South Dakota has banned the practice of sentencing children to life in prison without the possibility of parole.
Gov. Dennis Daugaard signed SB 140 sponsored by Sen. Craig Tieszen, into law on Wednesday. In making this change, South Dakota joins states such as Wyoming, Nevada and West Virginia in implementing less punitive accountability measures for children.
“Every year I try to bring at least one bill that I truly believe in while knowing it will be a struggle,” said Sen. Tieszen. “I believe that children, even children who commit terrible crimes, can and do change. And, I believe they deserve a chance to demonstrate that change and become productive citizens. In the end, I gathered a very diverse set of legislators from across the political spectrum and passed the bill with solid margins.”
SB 140 eliminates all life sentences for people who were younger than 18 at the time of their crimes. Fifteen states now ban life-without-parole sentences for children.
“South Dakota is helping to lead important change in the ways that we hold our children accountable,” said Jody Kent Lavy, director and national coordinator at the Campaign for the Fair Sentencing of Youth. “Teenagers who commit serious crimes will now have an opportunity after several years to demonstrate that they have been rehabilitated and are ready to re-enter society. Jurisprudence and adolescent development research document that appropriate sentences consider children’s age at the time of a crime, the trauma they have experienced and their capacity for change.”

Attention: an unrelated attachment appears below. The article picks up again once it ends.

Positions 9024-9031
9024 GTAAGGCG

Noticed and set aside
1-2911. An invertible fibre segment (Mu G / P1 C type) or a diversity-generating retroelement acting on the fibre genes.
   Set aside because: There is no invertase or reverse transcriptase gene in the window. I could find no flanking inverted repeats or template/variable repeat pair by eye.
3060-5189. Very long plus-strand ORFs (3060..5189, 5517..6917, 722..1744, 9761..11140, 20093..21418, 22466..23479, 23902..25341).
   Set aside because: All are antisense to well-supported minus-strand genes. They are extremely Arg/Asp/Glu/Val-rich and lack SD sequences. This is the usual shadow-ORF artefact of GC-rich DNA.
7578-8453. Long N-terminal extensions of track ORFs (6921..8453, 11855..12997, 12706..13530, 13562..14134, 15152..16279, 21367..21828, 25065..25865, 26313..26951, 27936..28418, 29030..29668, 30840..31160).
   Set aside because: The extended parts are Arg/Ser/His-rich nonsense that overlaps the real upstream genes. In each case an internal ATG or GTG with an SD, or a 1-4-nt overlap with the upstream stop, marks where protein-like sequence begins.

The U.S. Supreme Court, drawing in part on adolescent development research, has said that children are “constitutionally different” from adults and should not be subject to our country’s harshest penalties.
The CFSY, which advocates for age-appropriate, trauma-informed accountability for children, worked with advocates, legislators and others in South Dakota to provide education and information about the need for change in juvenile sentencing laws and practices.
“The Campaign for the Fair Sentencing of Youth provided important testimony and support,” said Sen. Tieszen. “As important as the sentencing reform is, I think it is equally valuable that legislators had the opportunity to think differently about children’s capacity for change. The Campaign provided that important education and perspective.”
Join us on May 15 in Washington, D.C. for a JusticeAid concert benefiting the Campaign for the Fair Sentencing of Youth. Tickets are available now!